Nikki and I each got to see Cody again on his way to surgery. She was pretty overwhelmed to see him suffering and only stayed with him a few minutes and then called me back in. I wanted to make sure he was positive about the upcoming surgery. I was a nurse long years ago, and my biggest fear is that it is somewhat SCIENTIFICALLY unpredictable when something goes wrong with a young, healthy person during surgery, and I have felt for years that attitude and motivation have everything to do with likelihood of success. He was convinced that the doctors at Tahoe Forest are expert with ortho issues, since they get so many of them each year. He is a very positive person overall, and was only a little worried, making comments from the subconscious about money and slow recovery. We agreed that we would all help him get through it and he would be ok at the other end. We got to tell him that we loved him and would be there when he came out of recovery. I have to brag about this son of mine a little; he was maintaining a cheerful attitude, and making a point to look at each hospital personnel's name tag and address them by name and thank them through this entire ordeal! He even joked with the nurse pushing his gurney to surgery, when another doctor wished him good luck, saying "Well, I guess he can't say 'Break a leg, can he!'".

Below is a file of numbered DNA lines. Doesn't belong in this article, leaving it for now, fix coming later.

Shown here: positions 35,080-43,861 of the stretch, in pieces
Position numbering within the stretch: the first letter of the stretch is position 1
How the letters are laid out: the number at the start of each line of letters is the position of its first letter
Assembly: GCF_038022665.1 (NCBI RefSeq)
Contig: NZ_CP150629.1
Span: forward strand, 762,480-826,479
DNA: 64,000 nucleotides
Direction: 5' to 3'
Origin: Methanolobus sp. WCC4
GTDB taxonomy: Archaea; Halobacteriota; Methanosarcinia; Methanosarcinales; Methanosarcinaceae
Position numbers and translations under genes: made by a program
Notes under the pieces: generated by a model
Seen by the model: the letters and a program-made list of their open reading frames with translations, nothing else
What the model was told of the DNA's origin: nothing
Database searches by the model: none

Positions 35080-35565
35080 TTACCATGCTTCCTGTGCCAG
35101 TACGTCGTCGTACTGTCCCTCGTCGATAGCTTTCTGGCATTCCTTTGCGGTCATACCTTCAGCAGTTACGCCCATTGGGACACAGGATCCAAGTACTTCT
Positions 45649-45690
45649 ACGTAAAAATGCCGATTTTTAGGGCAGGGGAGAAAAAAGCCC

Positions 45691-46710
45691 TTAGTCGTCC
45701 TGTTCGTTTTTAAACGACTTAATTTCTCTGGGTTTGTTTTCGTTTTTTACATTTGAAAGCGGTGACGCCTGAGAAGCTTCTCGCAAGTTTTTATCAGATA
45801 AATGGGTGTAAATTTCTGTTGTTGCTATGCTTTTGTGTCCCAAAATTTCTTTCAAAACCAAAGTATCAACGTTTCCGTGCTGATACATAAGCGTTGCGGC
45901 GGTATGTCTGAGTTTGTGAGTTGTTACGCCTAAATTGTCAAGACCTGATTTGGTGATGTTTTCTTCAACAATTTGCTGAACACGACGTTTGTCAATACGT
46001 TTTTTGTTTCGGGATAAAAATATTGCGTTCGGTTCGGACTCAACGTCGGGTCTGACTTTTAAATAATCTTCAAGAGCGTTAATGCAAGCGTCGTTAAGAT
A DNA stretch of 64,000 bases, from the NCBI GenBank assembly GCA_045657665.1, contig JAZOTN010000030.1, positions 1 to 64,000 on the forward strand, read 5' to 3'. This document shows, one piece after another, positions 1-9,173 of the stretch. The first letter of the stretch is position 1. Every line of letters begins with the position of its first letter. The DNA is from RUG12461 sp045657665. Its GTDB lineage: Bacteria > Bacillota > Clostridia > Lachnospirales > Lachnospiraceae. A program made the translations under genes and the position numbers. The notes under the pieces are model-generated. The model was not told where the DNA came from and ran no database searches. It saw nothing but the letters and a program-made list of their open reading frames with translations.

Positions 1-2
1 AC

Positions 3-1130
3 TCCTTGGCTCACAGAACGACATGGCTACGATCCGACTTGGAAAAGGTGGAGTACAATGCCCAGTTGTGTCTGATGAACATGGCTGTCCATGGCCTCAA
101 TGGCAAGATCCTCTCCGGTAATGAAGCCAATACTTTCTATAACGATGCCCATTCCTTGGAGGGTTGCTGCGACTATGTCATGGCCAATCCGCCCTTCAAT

Then, we got to wait. Nikki was pretty stressed out, so we went to the shopping center a quarter mile away to get magazines to read while we waited. She definitely needed some other pictures in her mind than the one of her big brother laid out on the stretcher in pain and facing surgery. We also stopped at Payless Shoe Source to get her a pair of cheap tennies, since all she had was either heavy snow boots or flimsy sandals.
Sitting in the surgery waiting room is one of the hardest things a person who likes to be in control can ever do. If I hadn't had knitting to pull out, I sure would have been more anxious. I wasn't able to stay focused enough to read much, and probably added another several inches to my scarf. It was good that this pattern doesn't require too much concentration.
We were very relieved when Dr. Dodd came into the waiting room to tell us that the surgery was very successful and that Cody was doing well in recovery. We would still have to wait another hour or so before he would be in his room and we could see him. I kept knitting. Just before 6:00 PM, a nurse came to tell us we could go up to visit him. It was a great relief to see him looking alert and doing his breathing exercises when we walked in. He was still able to say he was "fantastic" when the nurses asked. I was able to get a smile out of Sampson (Cody's roommate, who, with his girlfriend, Heidi, had brought flowers), by saying that we wanted to hear him singing, then we would all really believe he was all right.
The hospital is planning to discharge him late today, and we will be bringing him home with us, where he will be doing some knitting of bones. He can expect to be on crutches for the next two months, although his doctor assured me that he will probably be ready to return to his sedentary job in about two weeks. He is facing lots of therapy, too, and some psychological issues about what limitations he might have down the line, but we agreed that we would all be riding together again next November. Being motivated is probably 90% of recovery. Updates to follow....